Customize Your PowerApps Browse Screen with Multiple Galleries

I like to make each PowerApps app look like an app. A colleague of mine noticed this about apps I develop and told me that’s what I did. It had not really dawned on me. It is not enough for me to simply make the app function, I must design the app. I must think about how the user will interact with it and how they will want to interact with it. What will the user want to see and how will they want to see it?

I believe an app should be visually appealing. Personally, I wouldn’t want to use an ugly app and I imagine I am not alone in that feeling. So, my philosophy is that a functional and attractive app is more likely to get used. An app that is well used may appear to be more useful, in turn. So, it is worth it to me to spend an adequate amount of time considering function and design. The successful adoption of my app depends on it.

One design choice in my bag of tricks is displaying a BrowseScreen with multiple galleries.

Default Browse Screen
Redesigned Browse Screen

The example above shows what I started with and how the final BrowseScreen looks. Out of all the changes I made to the BrowseScreen, displaying multiple galleries was the easiest change and it had the biggest impact.

Here’s how I did it:

Make Some Room

  1. Reduce the size of the existing Gallery on the BrowseScreen and move almost everything (Search box and gallery) down.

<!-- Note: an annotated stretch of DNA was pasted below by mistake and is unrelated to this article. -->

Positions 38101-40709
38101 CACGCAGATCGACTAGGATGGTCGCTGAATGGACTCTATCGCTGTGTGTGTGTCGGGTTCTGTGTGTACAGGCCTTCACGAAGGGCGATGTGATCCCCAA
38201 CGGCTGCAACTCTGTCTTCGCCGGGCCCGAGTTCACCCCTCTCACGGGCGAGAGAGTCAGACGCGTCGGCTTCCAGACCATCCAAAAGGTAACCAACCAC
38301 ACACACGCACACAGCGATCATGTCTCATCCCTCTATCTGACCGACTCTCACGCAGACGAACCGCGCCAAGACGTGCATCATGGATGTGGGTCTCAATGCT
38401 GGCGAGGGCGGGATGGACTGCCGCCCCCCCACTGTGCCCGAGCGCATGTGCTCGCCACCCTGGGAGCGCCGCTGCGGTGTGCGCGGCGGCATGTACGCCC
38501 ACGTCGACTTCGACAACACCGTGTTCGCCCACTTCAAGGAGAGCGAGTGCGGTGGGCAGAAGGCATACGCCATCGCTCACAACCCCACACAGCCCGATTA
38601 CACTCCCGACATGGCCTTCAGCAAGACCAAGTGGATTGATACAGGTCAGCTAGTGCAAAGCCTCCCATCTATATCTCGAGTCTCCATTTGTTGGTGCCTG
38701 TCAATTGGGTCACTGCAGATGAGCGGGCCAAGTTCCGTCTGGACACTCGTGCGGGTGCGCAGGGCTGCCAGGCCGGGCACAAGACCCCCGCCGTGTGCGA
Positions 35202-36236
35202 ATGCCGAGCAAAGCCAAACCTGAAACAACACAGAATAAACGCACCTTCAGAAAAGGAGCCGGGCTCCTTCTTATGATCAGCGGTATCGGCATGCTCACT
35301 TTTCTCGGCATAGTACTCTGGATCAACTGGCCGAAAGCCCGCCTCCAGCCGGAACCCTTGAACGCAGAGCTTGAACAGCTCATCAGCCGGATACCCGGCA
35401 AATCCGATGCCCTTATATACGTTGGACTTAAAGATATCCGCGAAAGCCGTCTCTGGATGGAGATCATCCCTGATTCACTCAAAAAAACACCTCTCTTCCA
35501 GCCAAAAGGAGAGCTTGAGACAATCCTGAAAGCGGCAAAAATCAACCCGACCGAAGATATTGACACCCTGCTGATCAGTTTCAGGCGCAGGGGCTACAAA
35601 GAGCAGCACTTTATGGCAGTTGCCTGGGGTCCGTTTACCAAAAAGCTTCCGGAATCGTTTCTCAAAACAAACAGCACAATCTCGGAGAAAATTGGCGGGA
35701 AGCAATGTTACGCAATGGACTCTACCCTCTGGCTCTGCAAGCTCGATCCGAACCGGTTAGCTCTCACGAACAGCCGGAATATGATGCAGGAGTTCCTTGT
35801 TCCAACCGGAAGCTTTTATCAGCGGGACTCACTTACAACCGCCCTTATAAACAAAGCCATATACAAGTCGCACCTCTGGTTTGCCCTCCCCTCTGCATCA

Add a New Label

  1. Add a label just above the Search box to label the section. For extra credit, add a rectangle and move the sort, refresh and any other buttons down to the rectangle, too.

Add a New Gallery to the Screen

  1. With the Browse Screen selected in the Tree view, click the Insert menu, and select Gallery. For this example, I selected a Vertical text gallery.
  2. Resize the new gallery so that it fits the available space.
  3. Select the desired layout from the Gallery properties panel. For this example, I used the Title and Subtitle layout.

Connect the New Gallery to Your Data

  1. In the Tree view, select your new gallery and rename it to something meaningful.
  2. With the gallery still selected, click the datasource drop-down in the Gallery properties panel and select your datasource.
  3. In the Gallery properties panel, click the Edit link to the right of the Fields property. Select the fields to display from your datasource.

Make the New Gallery Meaningful

Now it looks like you have a tiny version of the original gallery. This is useless at this point but with a simple filter this becomes more useful.

With the new gallery selected, click the Items property. Make a note of the text shown there (it should be the datasource name)

  1. Replace the text in the Items property with the following:

    SortByColumns(Filter([@MyDataSource], User().Email in Registered && 'StartTime'>Now()),"EventDate",Ascending)

    The code above displays the classes the current user has registered for, only. Feel free to replace my datasource and datasource column names (Registered, ‘StartTime’, and EventDate) with your own.
  2. Now’s a good idea to change the top lblAppName text to reflect the data shown in the gallery below it, too.

Give the Original Gallery a New Look

  1. With the original gallery selected, select the Layout drop-down in the Gallery properties panel.
  2. Select a different layout. I picked the Title and Subtitle on Overlay layout. Feel free to update the colors on the Browse Screen, at this point.
  3. Now add some pictures to the media catalog and use a filter to display those pictures in the original gallery. Use my previous post, “Display an Image in a PowerApps Gallery, Conditionally” to accomplish this.

That’s it. You’ve successfully customized your Browse Screen to display two galleries!